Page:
ZA: I think it’s important for work to be challenging and perhaps even difficult. Though I consider the specific audience for each work and exhibition, in general, I think of this audience as open and creative. I thus try to make work that is worth thinking about over time, but that might also be experienced in an immediate way. For instance, many works affect the body of the viewer in space, and this might be a viewer’s initial entry into a piece. I also usually work with materials that are common or familiar, so that an installation doesn’t feel entirely outside a viewer’s everyday experiences, even if I am trying to effect some sort of strangeness through the configuration of these materials in space. Anyway, to answer your question, what I try to do is let people into a work easily enough that, if they’re interested, they won’t be totally alienated by the sometimes challenging ideas and relationships I myself am grappling with through the work.
AWB: Looking back on the past few years and your success in solo and group exhibitions, how have your work and your approach to making work changed or shifted?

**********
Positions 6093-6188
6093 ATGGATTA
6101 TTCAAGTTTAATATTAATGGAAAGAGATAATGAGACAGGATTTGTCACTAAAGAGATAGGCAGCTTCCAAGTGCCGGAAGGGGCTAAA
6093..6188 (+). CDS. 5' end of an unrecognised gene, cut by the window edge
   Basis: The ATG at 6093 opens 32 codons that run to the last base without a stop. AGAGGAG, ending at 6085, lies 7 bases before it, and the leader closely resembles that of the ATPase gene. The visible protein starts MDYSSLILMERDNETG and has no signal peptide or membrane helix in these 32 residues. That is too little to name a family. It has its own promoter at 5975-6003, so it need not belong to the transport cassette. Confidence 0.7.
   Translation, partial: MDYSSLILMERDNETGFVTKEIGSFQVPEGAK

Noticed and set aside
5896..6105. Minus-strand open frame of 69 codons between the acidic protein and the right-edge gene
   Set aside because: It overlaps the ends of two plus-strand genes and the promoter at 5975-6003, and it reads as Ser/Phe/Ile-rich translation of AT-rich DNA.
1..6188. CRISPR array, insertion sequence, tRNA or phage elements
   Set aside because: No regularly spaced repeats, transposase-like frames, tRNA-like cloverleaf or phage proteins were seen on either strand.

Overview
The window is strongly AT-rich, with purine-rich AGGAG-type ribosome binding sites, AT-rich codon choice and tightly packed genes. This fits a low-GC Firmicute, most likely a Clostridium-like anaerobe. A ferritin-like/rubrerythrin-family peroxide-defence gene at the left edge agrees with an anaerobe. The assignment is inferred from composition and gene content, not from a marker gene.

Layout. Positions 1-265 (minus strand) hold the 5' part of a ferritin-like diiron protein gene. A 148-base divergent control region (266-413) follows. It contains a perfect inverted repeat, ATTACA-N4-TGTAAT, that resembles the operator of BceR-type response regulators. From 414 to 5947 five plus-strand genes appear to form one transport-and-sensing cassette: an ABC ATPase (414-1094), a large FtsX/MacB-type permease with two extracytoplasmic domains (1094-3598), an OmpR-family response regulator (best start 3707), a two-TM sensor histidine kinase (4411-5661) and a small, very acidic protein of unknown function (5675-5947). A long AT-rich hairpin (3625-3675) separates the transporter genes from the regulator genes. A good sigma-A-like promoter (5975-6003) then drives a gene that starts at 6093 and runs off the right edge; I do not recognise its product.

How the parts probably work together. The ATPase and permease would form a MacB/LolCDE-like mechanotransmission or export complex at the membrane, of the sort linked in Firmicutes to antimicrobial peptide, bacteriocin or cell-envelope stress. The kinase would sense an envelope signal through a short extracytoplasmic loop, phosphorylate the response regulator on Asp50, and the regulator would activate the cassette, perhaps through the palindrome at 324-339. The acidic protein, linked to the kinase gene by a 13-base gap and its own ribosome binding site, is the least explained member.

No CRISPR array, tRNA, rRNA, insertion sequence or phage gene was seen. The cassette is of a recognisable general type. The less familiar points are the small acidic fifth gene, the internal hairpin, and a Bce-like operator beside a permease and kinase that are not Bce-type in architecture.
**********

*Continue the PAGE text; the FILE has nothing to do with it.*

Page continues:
ZA: I’ve been interested in working with non-traditional or more public spaces for about a decade and have done so. Over the past few years, most of the exhibitions that I’ve done involve new commissions for site-responsive work; I spend relatively little time making objects in the studio. My ongoing concern is to conceive work that makes sense for the site and the time of its installation. Because the shows I’ve done have been in far-flung places and in a broad range of types of venues and presented in a range of exhibition formats, this has challenged me to develop what site-responsiveness means for my work in terms of process and installation in these drastically different contexts. For instance, developing a piece for a familiar square near my house is quite different from developing a work in a derelict shop window on a Shanghai thoroughfare. What has shifted recently is that I am more confident working in a range of spaces and can be a bit more specific about the types of interactions I’m interested in having with other artists, curators and venues. I’ve also been able to understand and reflect on various art exhibition contexts, such as the biennial or the museum, and this reflection has influenced the direction of several works that more specifically account for some of the terms unique to these contexts.